There are some songs everyone knows. They are more than classics, they are somehow part of the fundamental human experience. One of those songs is Ode to Joy, by Beethoven. It has so many different lyric sets, is sung in nearly every key and language. When you hear this song, you know the rhythm, the next notes, even if you aren’t a musician.
This morning, a new pianist was sitting at the piano before Mass began. She was playing Ode to Joy. However, the tempo was a bit off. Not all the chords resolved exactly on point. Some parts were a bit faster than necessary, others slower. As a musician, I found myself judging the music. “It’s not bad,” I told myself, “but it sure isn’t great either. Is this what we are in for all of Mass?” Can you hear my sigh of relief when the regular pianist walked over for the entrance hymn?
What a way to start the Eucharist. While I consider myself a musician, piano is not my instrument of choice. There is no way I could play Ode to Joy, or any other piece of music for that matter, with as much competency as the young woman did before Mass began. There I was, judging her mistakes and inconsistent melody, while my own life’s song was full of discord.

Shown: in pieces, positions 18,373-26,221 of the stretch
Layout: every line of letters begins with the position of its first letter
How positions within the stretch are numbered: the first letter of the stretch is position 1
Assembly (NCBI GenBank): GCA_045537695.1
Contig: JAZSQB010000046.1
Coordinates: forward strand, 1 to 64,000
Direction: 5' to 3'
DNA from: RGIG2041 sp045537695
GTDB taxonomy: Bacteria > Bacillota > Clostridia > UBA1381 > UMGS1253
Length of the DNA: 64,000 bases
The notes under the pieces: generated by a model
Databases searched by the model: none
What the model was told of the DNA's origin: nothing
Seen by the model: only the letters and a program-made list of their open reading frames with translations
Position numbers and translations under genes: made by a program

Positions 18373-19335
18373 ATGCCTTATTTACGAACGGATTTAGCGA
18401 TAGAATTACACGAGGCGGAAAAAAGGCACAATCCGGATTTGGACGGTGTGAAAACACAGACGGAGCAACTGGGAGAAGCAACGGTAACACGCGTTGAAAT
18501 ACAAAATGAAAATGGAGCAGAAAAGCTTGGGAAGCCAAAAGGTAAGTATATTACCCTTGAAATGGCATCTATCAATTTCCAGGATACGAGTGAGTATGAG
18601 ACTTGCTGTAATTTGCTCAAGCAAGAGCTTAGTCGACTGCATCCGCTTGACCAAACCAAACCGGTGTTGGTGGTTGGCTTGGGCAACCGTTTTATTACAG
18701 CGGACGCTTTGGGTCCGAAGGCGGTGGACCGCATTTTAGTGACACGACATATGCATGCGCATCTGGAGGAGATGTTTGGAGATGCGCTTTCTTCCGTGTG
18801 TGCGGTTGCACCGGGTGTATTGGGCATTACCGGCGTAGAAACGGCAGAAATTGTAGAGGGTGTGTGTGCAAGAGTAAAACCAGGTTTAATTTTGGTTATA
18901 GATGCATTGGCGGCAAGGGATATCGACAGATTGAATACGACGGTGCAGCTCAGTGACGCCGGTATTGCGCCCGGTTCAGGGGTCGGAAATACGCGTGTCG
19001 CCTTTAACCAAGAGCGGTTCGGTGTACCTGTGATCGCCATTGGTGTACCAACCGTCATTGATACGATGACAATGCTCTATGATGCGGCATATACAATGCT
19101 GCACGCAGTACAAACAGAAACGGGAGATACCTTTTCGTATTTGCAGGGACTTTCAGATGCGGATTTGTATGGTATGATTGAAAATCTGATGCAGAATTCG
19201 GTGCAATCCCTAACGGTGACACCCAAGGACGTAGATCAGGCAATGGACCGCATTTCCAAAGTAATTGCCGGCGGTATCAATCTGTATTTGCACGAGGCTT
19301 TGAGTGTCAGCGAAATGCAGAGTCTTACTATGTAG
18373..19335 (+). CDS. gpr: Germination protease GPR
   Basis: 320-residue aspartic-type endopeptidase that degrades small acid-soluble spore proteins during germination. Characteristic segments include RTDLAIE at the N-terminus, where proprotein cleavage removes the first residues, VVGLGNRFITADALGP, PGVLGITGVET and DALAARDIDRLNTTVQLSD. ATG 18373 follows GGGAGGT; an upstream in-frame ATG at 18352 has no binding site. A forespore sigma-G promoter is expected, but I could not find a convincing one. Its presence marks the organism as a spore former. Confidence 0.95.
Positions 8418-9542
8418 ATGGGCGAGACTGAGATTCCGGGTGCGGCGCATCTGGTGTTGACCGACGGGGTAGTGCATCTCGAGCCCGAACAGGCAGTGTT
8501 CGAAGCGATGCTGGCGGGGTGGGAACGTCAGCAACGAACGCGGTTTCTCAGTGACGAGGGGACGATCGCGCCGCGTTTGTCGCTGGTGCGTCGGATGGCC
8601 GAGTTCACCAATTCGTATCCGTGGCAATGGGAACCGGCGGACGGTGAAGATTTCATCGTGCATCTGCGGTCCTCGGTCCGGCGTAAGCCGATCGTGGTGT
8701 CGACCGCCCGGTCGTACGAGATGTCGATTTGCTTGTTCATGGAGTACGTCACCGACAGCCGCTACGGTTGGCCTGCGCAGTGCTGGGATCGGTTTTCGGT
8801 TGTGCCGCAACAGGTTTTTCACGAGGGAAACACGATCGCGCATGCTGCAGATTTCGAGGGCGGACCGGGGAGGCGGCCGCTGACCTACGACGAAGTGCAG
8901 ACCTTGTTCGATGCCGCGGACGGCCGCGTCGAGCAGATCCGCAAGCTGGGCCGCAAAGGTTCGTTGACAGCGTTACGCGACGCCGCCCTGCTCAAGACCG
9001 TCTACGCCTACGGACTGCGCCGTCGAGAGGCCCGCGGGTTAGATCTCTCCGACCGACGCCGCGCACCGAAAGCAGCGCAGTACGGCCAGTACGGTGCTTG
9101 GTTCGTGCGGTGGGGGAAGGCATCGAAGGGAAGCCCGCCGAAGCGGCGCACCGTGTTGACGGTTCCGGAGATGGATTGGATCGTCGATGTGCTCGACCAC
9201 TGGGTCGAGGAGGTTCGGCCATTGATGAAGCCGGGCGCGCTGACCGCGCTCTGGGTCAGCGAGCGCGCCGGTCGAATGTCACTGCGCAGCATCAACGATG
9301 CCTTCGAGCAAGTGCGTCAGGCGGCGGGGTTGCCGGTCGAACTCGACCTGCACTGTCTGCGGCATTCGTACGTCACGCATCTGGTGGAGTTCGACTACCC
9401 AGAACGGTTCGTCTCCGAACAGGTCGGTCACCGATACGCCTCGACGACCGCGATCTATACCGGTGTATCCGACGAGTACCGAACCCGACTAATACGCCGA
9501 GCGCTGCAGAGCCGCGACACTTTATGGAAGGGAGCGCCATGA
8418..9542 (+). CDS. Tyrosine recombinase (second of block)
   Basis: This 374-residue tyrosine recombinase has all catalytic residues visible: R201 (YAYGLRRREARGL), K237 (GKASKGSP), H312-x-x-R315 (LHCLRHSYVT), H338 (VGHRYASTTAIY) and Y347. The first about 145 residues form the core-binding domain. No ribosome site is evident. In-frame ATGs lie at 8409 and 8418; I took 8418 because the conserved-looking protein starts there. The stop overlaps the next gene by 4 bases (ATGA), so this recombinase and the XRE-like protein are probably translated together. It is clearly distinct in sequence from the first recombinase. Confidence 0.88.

I enjoy analogies to life being a grand song, or a large tapestry – that life is some great work of art that we all participate in but are unable to see or hear the whole of, that is God’s job. But how often do we find ourselves trying to assume the role of the master, while we are but students?
At the conclusion of Mass, my sigh of relief turned to a sigh of doubt. The young woman was back and at the piano. Ode to Joy was the final song. She had been practicing before Mass. “Oh man, I hope this goes ok.” I thought to myself.
What a doubter I was! The cantor announced the song, everyone raised their books and voices. It was beautiful. Were there wrong notes, maybe. Did I hear them? No. I was too busy being embraced by the swell of music coming from my whole community. Together, we made this music in praise to God. Together, we became one voice. Was every voice on pitch, probably not. Was my own perfect? For sure not!
God intended us for community. To work together, to sing together, to praise together. Not one of us is perfect and it is not our place to judge one another’s lack of perfection. I hope that at some point today, you feel the embrace of your community as you work together, whoever and wherever your community is. Together, we are striving to get to the Kingdom of God.